Thursday, July 23, 2009


Johnny Depp, Christian Bale, Marion Cotillard, David Wenham, James Russo,Billy Crudup, Stephen Lang, Stephen Dorff

"America's most wanted"

Cinema 2, Shang Cineplex

Chicago in the early 1930s was hit with a series of crime waves. Bank robberies, gangsters, illegal gambling made the headlines in the newspapers. It was also the period when the Federal Bureau of Investigation (FBI) under the staunch leadership of J. Edgar Hoover (Billy Cudrup) was being tested for its mettle.

Taking center stage in this Michael Mann film are the enigmatic bank robber John Dillinger (Johnny Depp) and his nemesis, FBI Agent Melvin Purvis (Christian Bale). Yet it merely presented a short episode in the lives of its main characters. It basically lacked an in depth characterization about their true personalities. Perhaps they could have mentioned what drove Dillinger to commit bank robberies or how Purvis's relentless pursuit affected his family. But I guess that would take 2 separate full length autobiographical movies in some sort of semi-documentary format to further explore their psyches.

Nevertheless, the roles were well portrayed by Depp and Bale. Depp fashionably dressed for the part in his long black coat and fedora hat was brilliant to watch. He portrayed Dillinger a hardened bank robber in a sympathetic light. A gangster prone to extreme violence yet he also reveals a soft side when it comes to romance. As well as telling people at the banks he robbed that he only took the bank's money and not the people's loose change. Or something to that effect. The newspapers back then tend to glorify criminals and society developed a strange celebrity fascination towards them. I guess some sense of escape during the harsh Depression times.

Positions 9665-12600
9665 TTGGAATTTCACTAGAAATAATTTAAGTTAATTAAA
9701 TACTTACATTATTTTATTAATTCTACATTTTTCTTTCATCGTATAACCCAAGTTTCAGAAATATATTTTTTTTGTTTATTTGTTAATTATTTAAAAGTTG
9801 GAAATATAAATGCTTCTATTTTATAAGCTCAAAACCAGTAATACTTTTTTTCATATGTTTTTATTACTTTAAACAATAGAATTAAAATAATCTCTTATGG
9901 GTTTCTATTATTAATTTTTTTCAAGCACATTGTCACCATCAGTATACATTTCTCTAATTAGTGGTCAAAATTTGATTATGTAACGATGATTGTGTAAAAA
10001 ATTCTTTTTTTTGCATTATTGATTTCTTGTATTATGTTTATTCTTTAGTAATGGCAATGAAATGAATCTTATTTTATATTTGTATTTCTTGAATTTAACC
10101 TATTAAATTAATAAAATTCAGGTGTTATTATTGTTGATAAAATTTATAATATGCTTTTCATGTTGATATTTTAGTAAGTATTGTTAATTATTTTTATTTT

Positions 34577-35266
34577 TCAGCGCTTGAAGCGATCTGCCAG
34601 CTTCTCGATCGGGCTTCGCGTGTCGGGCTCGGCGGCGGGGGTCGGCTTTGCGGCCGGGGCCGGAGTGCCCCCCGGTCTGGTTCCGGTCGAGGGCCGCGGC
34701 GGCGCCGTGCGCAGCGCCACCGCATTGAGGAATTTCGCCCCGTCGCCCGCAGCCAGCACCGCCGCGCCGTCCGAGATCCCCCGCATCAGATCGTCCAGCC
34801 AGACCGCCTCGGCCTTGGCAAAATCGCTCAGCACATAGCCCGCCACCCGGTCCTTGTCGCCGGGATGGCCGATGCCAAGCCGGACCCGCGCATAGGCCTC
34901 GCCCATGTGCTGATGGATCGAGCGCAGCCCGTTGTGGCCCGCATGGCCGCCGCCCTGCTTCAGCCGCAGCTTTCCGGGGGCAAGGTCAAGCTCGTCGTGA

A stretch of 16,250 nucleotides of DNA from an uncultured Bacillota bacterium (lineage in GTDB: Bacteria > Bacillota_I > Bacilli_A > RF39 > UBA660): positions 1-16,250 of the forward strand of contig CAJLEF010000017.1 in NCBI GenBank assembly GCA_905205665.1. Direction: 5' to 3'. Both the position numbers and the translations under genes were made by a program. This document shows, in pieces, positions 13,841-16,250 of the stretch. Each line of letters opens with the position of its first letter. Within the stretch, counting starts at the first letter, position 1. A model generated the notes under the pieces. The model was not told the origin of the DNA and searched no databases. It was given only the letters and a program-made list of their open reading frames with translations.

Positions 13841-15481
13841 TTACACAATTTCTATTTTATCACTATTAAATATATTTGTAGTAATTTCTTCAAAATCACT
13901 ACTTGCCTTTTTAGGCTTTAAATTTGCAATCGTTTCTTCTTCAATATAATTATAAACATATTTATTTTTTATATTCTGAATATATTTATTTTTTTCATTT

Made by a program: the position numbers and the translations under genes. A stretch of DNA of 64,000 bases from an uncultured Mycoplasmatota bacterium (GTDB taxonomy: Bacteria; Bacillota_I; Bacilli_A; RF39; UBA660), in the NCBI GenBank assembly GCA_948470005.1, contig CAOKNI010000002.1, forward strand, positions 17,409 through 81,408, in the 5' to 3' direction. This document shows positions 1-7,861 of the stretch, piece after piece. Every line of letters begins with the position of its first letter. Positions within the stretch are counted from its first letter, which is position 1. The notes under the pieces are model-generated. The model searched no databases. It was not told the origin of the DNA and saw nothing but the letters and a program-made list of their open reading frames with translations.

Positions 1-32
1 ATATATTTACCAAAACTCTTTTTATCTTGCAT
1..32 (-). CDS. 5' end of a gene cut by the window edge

Bale as Agent Melvin Purvis was a character driven with reckless imprudence. A dedicated law enforcer who would stop at nothing to capture his prey. Yet at the same time he was incorruptible and strictly adhered to the rules of the agency he willingly served.

It was difficult to focus on some scenes (it made me dizzy) as Mann used a hand held digital technique. Extreme close up shots to wide angle views of the Chicago landscape contributed to the realistic cinematography. Lavish set designs and authentic wardrobe did transport you back to the Depression era of the early 1930s. The film also had its vast array of well executed action scenes. There were intricate car chases, loads of gunfights and bloody encounters in true grand Hollywood production style. But it is well balanced with some romantic sequences between Dillinger and his lady love Billie Frechette (Marion Cotillard) so it isn't just merely a bang bang bang film.

Overall the film despite lacking some profound character analysis was coherent and well paced with a good ensemble cast. It exuded an old Hollywood vibe reminiscent of those old Cary Grant and Humphrey Bogart movies. For me, it was worth watching if only to see Johnny Depp weave his artistic skill into yet another meaty role as John Dillinger.

2 popcorn buckets:

TV Shows on DVD said...

I love this film! Awesome acting by Johnny Depp and Christian Bale!


D@phn3 L@ur@ said...

I love Johnny Depp! :D


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